In McArdle’s defense, Warner’s announcement in Charleston came a short time before a GOP dinner at the Civic Center. Obviously she did not drive from Wheeling to Charleston just for the announcement but the point is well taken. But likely not well received.
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The Kanawha County Commission deserves credit for being the most vocal public body in opposition to the never ending utility rate increase requests.
Under the leadership of Democrat President Kent Carper, the Commission has routinely filed in opposition to these increases with the state Public Service Commission. Their most recent success in stopping Mountaineer Gas from attaching an additional fee to every bill is impressive.
Few commissioners take the time, as Carper often has, to appear and testify in opposition to rate hikes.
He has the clear support of fellow Democrat Ben Salango and Republican Lance Wheeleri⁸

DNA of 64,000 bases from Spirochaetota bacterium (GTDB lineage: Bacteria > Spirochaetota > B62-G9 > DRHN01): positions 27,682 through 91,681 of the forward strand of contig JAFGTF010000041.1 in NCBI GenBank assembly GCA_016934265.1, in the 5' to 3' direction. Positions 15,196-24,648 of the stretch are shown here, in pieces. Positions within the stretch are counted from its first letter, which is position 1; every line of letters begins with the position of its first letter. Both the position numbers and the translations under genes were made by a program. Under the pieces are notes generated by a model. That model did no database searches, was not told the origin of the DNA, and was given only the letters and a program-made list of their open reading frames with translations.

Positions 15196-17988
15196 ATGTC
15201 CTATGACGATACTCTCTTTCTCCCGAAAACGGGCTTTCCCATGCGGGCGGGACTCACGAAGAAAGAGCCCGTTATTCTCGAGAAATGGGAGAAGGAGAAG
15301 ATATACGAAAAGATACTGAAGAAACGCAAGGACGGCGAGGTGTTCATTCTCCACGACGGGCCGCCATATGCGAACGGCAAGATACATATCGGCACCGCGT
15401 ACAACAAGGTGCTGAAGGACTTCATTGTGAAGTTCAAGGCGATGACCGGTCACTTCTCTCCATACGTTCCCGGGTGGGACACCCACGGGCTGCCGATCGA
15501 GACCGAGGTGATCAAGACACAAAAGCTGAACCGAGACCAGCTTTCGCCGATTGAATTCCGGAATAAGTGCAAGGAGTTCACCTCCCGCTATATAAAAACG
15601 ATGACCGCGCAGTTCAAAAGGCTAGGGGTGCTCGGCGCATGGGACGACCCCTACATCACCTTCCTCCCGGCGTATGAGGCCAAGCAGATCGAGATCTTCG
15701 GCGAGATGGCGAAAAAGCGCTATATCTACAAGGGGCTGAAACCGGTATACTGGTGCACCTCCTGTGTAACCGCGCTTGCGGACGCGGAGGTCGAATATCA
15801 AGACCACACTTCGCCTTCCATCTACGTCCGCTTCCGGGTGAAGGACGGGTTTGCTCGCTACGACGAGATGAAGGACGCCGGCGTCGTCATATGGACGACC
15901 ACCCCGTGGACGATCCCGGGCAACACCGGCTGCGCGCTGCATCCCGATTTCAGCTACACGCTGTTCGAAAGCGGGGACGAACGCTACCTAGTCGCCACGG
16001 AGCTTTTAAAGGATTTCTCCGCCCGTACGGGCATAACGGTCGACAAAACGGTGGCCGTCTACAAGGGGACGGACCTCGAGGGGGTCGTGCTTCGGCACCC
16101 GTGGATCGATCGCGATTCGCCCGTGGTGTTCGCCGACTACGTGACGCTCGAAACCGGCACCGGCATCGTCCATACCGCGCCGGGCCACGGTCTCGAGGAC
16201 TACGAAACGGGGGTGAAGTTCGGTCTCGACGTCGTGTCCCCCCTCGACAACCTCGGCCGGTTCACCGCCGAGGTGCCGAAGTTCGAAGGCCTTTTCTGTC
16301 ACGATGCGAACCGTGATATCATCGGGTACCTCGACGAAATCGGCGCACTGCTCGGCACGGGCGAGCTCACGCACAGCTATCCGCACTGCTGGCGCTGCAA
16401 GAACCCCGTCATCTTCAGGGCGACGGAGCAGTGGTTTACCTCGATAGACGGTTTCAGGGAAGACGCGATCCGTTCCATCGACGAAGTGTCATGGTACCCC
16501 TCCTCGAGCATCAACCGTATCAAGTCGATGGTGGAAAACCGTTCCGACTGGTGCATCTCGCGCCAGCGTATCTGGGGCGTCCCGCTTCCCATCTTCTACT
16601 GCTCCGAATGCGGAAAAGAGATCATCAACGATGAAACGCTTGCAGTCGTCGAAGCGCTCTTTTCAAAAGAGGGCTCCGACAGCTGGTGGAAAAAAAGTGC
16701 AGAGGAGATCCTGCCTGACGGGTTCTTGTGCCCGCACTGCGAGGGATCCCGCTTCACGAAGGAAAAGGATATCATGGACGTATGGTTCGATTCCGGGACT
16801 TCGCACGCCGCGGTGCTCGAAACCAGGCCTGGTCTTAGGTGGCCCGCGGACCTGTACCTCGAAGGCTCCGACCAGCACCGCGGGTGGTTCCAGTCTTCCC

The county commission’s efforts have not come without some successes in holding rates down, as I mentioned.
When Carper and his fellow commissioners – Democrat Ben Salango and Republican Lance Wheeler – learned of a recent “Pipeline Demand Charge” that Mountaineer Gas Company imposed on their customers, they were very unhappy despite getting the PSC to deny the demand charge.
Then Mountaineer filed a notice of intent for another rate increase, the seventh one in
two years. “Customers are experiencing sticker shock on their monthly bills,” Carper said.
As expected, the Commission will file a petition to intervene and oppose the raise in the general rate case.
Further, commissioners have reached out to West Virginia lawmakers urging them to create and pass legislation to put a cap on utility rate hikes. “Passing legislation is the only way to curb these
never-ending rate increases” Carper explained.
It remains to be seen how the business-oriented Republican supermajority legislature responds to that request.
Unlike the Kanawha Commission, some politicians have made a career of opposing utility rate increases without success.
Former Democrat Governor Bob Wise was a champion at that as both a state legislator and Congressman. He “fought” every rate increase but rarely slowed one down.